There are many reasons why bowhunters miss deer. Each has a remedy.
1. Home on the Range
One of most common reasons for a miss (most often under-shooting) is simply misjudging distance. The remedy is just as simple: use your rangefinder. Notice I didn’t say, “use a rangefinder.” You should already have one. If not, you shouldn’t be bowhunting in the first place. Take it out and use it. Spend idle time on stand, which there’s usually plenty of, practicing your range estimation. Pick a spot, estimate the range, and then check yourself with the rangefinder. The more you practice, the better you get at it.
The next most common reason for misses, (over-shooting), is failure to compensate for the steep downward angle when shooting from an elevated platform. According to Sir Isaac Newton, the force of gravity is greatest on an object traveling parallel to the ground. It is less on an object traveling at a steep downward or upward angle. Shooting at steep angles may result in hitting (or missing) above your point of aim. Simple solution: aim low.
The same solution applies to our next excuse: string jumping. No matter how fast your bow shoots, the arrow still travels slower than the speed of sound. The sound of your shot will reach the animal before the arrow does. An alarmed deer will crouch down, essentially loading its spring-like legs, before it leaps away. If it's quick enough, it can actually duck under the arrow which is called jumping the string. Here again, aim low at the animal's heart. If the animal doesn't move, you hit it in the heart. If it does crouch, you still hit it in the lungs. Another solution is to use a pendulum sight designed to compensate for up or down angles by moving as you tilt your bow. And of course, don’t shoot at animals that appear tense or alarmed.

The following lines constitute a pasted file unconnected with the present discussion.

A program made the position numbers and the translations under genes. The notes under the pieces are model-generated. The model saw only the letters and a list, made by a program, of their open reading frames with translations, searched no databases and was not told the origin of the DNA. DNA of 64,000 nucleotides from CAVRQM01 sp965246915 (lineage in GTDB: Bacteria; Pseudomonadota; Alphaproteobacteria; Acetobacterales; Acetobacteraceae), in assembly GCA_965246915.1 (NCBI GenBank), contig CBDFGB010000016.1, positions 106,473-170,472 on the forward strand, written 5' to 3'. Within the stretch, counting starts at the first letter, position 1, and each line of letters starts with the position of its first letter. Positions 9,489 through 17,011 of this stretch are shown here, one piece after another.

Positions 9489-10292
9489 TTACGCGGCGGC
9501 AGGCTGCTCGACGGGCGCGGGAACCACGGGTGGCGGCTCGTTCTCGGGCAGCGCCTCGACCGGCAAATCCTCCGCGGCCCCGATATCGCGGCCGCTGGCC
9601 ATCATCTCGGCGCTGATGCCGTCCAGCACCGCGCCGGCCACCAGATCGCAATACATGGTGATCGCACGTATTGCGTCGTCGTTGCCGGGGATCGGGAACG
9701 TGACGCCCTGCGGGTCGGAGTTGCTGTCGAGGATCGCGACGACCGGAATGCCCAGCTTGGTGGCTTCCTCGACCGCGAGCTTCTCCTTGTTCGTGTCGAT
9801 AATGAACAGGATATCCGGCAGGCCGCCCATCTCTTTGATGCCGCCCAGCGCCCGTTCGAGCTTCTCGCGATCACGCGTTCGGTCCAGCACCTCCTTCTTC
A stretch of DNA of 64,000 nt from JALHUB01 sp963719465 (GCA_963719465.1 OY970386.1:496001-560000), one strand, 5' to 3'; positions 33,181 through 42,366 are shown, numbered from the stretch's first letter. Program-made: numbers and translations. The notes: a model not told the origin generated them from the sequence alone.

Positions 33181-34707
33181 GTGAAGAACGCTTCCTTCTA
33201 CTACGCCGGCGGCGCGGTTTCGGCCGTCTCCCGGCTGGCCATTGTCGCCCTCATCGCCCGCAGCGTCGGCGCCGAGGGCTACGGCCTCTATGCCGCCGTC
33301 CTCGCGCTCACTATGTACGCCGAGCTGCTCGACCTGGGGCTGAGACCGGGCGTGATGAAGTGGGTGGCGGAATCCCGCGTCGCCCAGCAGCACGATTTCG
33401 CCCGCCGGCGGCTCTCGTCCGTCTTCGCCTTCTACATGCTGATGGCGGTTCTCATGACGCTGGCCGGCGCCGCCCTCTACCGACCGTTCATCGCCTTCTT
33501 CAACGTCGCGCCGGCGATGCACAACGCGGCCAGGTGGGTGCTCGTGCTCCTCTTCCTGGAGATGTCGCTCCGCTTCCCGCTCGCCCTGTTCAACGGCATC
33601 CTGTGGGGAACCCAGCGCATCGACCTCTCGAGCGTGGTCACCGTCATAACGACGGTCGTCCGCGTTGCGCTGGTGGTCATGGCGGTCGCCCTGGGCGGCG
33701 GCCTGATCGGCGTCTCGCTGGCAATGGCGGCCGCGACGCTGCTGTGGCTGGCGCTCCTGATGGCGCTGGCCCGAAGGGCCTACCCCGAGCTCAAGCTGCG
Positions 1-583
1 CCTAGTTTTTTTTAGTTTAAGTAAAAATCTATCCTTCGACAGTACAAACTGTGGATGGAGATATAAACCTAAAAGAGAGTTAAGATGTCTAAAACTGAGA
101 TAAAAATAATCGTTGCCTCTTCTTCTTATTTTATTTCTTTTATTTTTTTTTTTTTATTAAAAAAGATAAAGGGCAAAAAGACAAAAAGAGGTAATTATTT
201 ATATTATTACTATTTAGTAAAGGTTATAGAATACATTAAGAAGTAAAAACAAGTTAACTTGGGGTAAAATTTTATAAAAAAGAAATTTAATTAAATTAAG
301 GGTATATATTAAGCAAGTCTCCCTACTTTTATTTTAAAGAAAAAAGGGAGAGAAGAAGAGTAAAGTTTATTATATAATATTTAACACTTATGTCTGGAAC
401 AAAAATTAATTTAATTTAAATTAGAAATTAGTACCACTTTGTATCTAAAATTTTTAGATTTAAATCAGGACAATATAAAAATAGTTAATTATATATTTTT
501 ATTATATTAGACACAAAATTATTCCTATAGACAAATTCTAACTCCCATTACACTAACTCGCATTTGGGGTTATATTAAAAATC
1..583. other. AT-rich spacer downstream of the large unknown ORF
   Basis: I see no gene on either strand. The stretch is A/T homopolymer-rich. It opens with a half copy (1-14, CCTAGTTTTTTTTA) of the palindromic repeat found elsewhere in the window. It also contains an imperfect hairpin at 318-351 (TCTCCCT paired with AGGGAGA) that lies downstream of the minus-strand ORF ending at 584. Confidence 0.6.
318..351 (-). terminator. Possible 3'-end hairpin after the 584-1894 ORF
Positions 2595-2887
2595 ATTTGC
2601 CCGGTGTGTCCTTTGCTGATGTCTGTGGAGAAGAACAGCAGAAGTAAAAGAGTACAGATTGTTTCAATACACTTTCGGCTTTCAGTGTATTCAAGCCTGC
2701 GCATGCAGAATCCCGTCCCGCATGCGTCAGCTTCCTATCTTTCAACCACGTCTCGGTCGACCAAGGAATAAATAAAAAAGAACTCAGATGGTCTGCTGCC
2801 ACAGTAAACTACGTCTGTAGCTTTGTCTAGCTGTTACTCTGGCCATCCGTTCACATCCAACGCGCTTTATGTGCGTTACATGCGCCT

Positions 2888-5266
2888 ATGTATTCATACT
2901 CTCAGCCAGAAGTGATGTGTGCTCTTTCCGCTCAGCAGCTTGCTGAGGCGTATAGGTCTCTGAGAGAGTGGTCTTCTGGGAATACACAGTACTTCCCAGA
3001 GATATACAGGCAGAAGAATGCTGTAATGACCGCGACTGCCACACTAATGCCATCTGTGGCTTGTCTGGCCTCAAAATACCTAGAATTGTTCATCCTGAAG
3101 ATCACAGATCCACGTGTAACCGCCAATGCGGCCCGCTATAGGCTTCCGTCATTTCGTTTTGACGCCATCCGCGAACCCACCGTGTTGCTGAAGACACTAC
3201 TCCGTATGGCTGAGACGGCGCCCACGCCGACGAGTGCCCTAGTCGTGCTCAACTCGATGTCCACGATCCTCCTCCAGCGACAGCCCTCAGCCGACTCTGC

In most cases, misses are a direct or indirect result of the jerk on the string (you). That’s often due to negligence of some form or another. Examples include inadequate practice and failure to properly maintain your equipment. Shoot, shoot often and simulate hunting situations when practicing. Check and maintain your equipment on a regular basis to make sure all your archery equipment is in shape. Take good care of it and it will take care of you.
Let’s face it, we all get nerved up when that big buck, or doe suddenly steps into our shooting lane. If we didn’t, why hunt? You can’t eliminate it, but you can overcome it. One of the best remedies is experience. The more encounters you have, the more confident and comfortable you’ll be. Then it becomes a matter of trying to calm yourself. Finally, practice plays a role here as well. The mechanical part of drawing, aiming and shooting should be automatic, so you don’t have to think about it, and that only comes with practice.